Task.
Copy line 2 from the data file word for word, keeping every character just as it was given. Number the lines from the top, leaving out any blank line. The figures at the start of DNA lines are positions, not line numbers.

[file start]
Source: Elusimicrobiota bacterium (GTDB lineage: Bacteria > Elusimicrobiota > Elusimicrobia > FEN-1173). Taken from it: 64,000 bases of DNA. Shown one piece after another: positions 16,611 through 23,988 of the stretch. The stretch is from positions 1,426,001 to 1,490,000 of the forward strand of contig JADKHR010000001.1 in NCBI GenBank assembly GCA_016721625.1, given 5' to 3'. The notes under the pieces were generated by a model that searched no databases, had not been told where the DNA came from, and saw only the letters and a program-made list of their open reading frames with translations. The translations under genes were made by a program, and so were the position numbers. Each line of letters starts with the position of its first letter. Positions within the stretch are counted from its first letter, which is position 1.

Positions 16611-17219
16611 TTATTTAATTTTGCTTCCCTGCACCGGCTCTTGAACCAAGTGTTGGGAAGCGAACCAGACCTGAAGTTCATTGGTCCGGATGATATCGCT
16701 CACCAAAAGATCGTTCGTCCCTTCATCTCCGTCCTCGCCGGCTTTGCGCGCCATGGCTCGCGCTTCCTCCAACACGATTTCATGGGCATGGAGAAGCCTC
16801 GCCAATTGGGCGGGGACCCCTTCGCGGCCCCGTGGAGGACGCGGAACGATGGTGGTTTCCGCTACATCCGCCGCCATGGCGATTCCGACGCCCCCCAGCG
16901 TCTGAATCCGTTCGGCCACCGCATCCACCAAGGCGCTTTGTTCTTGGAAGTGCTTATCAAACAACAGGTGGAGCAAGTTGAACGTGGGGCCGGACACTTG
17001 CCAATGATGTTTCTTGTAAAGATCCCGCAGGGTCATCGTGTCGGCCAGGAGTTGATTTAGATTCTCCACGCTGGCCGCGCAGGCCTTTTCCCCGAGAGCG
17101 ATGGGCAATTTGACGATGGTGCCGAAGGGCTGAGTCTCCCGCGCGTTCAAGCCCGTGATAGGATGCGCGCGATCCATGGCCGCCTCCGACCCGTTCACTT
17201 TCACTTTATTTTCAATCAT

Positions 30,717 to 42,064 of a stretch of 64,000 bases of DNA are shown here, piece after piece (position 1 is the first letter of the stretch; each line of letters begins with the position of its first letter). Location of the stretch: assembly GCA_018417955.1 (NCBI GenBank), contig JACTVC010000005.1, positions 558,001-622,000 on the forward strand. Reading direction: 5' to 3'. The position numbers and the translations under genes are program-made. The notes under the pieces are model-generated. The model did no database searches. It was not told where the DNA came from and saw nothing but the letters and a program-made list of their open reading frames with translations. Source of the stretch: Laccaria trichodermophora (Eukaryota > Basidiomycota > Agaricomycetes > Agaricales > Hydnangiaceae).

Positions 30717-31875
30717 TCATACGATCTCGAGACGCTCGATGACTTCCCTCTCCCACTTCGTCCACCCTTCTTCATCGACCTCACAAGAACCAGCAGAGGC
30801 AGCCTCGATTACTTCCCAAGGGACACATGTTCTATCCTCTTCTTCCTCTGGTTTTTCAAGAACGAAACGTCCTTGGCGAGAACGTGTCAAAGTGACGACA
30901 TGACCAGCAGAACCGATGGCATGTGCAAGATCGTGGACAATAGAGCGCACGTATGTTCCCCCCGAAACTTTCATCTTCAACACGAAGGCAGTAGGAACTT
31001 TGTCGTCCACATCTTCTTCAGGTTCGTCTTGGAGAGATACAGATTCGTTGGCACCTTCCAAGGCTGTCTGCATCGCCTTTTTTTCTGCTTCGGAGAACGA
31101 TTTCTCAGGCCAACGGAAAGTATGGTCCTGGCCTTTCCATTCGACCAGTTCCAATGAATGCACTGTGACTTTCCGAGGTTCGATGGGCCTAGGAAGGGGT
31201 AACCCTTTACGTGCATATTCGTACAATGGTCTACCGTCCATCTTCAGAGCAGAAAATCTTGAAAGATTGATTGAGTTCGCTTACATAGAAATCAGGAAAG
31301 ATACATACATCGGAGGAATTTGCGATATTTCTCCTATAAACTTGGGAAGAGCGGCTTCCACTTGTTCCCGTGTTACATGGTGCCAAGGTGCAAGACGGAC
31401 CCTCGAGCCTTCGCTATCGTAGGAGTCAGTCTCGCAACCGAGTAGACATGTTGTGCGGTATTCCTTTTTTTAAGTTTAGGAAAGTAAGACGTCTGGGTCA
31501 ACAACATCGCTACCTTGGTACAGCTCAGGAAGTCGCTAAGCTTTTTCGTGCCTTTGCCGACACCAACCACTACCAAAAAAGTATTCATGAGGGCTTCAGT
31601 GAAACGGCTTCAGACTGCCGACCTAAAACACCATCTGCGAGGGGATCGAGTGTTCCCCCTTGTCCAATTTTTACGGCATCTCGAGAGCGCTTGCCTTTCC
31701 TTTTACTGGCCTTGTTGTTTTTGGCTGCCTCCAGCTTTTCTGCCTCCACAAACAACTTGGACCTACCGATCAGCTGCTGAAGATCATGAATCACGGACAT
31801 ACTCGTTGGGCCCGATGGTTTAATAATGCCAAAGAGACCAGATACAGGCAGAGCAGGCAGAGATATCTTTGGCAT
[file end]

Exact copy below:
Positions 16611-17219